Источник изображения: Intel

Intel is losing ground in the desktop PC market, but growing in laptops


At the quarterly reporting conference, Intel management did not hide that they associate the fall in demand for desktop components with the increased popularity of laptops. The latter remain the most popular tool of labor among those who are forced to be in self-isolation. Intel’s revenue in this area is 2.5 times higher than from the sale of desktop components.

Image source: Intel

Image source: Intel

It is not the first year in a row that notebooks have dominated desktop systems in terms of sales, but there are significant changes in Intel’s revenue structure in the second quarter of this year. A year ago, revenue in the notebook segment was only 1.86 times higher than in the desktop segment, now the gap has widened to 2.46 times. The company’s management does not hide its fears about the continued low demand for desktop components until the end of this year, but about the demand for laptops in the third quarter expresses confident optimism.

Intel desktop component sales declined 14% in the second quarter. In annual comparison, revenue in the consumer sector grew by $ 655 million, but the growth could have been significantly higher if not for the drop in demand in the desktop segment. Here, revenue decreased by $ 460 million, while the average price growth of 3% somewhat compensated for the situation, providing $ 61 million. In the laptop segment, sales increased by 9%, the average price increased by 5%. Intel’s notebook component sales contributed 29.6% of consolidated revenues in the second quarter. The share would be even higher if it were not for a sharp increase in revenue in the server direction.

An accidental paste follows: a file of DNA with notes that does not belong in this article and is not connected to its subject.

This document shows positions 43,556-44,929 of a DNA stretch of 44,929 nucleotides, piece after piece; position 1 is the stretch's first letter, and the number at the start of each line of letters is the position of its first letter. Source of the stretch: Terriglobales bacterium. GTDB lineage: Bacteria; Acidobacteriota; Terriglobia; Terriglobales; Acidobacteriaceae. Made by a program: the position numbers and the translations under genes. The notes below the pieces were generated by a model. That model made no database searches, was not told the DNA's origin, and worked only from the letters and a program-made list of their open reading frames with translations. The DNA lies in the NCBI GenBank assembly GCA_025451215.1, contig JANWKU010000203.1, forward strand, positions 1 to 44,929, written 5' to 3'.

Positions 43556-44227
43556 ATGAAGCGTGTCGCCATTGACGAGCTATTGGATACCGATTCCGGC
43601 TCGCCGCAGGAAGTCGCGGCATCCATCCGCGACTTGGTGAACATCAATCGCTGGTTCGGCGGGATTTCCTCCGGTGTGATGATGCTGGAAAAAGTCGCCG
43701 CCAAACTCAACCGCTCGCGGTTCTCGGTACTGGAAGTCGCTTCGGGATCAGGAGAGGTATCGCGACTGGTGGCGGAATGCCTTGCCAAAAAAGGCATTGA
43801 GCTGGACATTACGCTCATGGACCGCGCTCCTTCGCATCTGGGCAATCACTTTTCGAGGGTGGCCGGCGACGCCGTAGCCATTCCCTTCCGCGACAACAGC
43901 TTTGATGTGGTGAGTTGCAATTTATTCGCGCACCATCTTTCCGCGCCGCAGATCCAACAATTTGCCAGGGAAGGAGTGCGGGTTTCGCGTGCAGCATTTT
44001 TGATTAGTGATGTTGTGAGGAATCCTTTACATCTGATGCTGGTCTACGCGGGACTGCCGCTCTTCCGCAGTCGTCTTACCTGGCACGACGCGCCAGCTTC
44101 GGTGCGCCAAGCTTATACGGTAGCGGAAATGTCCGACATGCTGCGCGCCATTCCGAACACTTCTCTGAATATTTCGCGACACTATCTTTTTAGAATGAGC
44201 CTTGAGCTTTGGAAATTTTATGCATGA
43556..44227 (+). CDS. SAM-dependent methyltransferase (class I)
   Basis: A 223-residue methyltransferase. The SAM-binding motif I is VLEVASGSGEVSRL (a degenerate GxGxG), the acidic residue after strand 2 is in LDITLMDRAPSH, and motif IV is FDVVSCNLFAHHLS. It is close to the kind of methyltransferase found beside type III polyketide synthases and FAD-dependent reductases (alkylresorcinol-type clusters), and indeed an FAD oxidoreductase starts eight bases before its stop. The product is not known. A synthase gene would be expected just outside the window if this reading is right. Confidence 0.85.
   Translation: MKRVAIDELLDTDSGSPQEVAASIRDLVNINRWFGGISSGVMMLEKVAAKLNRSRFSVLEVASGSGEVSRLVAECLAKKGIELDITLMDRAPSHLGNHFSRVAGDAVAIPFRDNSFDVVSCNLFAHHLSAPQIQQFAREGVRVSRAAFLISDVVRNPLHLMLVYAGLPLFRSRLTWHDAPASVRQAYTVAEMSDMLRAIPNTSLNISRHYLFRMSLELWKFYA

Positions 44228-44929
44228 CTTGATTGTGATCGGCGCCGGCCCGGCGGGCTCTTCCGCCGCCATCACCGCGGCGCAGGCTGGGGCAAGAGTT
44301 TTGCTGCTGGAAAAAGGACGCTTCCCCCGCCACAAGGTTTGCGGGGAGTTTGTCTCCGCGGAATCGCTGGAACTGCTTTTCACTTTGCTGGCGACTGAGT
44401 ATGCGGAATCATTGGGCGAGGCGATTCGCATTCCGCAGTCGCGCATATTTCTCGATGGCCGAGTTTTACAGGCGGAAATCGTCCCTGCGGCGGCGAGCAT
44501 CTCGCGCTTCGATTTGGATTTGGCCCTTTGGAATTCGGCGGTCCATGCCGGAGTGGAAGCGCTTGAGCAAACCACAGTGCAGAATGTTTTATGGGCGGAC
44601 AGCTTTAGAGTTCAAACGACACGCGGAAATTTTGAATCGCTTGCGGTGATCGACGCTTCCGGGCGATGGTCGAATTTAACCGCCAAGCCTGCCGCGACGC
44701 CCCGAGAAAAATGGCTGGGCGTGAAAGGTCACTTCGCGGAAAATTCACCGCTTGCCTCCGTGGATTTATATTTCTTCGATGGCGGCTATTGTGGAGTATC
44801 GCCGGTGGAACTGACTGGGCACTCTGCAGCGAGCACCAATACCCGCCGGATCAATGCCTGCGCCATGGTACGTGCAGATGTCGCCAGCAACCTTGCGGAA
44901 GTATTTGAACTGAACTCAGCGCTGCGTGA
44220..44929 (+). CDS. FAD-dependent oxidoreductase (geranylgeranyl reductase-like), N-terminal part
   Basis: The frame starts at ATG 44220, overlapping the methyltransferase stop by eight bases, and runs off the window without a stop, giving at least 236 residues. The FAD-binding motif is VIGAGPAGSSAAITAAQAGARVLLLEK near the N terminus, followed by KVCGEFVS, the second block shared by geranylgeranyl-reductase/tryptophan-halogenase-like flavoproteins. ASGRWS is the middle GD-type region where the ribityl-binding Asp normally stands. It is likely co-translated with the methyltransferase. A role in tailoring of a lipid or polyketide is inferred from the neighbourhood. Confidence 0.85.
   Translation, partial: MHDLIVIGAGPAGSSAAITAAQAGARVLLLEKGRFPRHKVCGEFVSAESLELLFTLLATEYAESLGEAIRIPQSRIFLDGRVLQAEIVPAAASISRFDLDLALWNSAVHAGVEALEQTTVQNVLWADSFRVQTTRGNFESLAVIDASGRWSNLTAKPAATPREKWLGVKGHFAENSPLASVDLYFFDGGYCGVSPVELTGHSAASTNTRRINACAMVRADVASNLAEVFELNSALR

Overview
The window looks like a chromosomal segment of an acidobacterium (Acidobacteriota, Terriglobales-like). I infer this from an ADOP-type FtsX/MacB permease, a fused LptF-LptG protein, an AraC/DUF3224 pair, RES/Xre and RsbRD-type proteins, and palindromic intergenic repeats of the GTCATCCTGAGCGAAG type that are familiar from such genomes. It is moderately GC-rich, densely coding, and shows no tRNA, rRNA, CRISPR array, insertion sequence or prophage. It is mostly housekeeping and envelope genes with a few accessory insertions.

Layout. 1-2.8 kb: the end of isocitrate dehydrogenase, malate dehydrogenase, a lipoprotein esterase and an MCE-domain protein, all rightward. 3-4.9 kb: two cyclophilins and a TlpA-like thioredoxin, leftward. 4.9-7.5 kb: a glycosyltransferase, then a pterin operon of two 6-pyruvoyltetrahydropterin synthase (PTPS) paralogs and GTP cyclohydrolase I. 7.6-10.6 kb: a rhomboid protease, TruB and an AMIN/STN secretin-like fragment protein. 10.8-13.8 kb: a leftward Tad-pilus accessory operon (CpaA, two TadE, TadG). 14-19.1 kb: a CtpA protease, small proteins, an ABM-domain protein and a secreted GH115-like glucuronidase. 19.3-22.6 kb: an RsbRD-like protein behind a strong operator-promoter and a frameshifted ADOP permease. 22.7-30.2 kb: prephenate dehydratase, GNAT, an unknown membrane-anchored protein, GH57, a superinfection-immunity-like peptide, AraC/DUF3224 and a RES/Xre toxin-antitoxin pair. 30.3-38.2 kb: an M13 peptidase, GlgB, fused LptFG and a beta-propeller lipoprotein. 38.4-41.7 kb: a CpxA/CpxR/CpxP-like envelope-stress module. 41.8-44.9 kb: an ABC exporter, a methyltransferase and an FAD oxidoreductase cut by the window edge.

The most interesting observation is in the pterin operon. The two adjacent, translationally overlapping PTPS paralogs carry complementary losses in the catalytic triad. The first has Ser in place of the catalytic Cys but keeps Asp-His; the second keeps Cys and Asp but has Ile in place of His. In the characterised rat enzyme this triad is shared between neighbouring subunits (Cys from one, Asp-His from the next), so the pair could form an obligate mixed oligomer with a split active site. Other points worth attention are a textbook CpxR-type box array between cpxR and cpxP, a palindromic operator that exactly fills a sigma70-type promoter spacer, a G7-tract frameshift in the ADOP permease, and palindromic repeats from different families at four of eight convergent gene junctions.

As noted, Intel plans to increase its annual production of 10nm products by 20% over the January plan. This will incur additional costs, and has already reduced Intel’s profit margins to an eleven-year low. Since the beginning of this year, the negative impact of this factor on Intel’s operating profit amounted to $ 1.71 billion. In other words, Intel’s operating profit was 20% lower than the level that could have been achieved if it was not for the need to increase the production of 10nm products. Most of them, presumably, are concentrated in the mobile segment: both Ice Lake processors and the upcoming Tiger Lake processors are produced using 10 nm technology. Low-power Lakefield chips, due to limited circulation, are unlikely to greatly affect the situation, but components for base stations of the Snow Ridge family are in high demand, according to Intel representatives. By the end of the year, Intel’s range of 10nm processors will be supplemented with Ice Lake-SP server processors.

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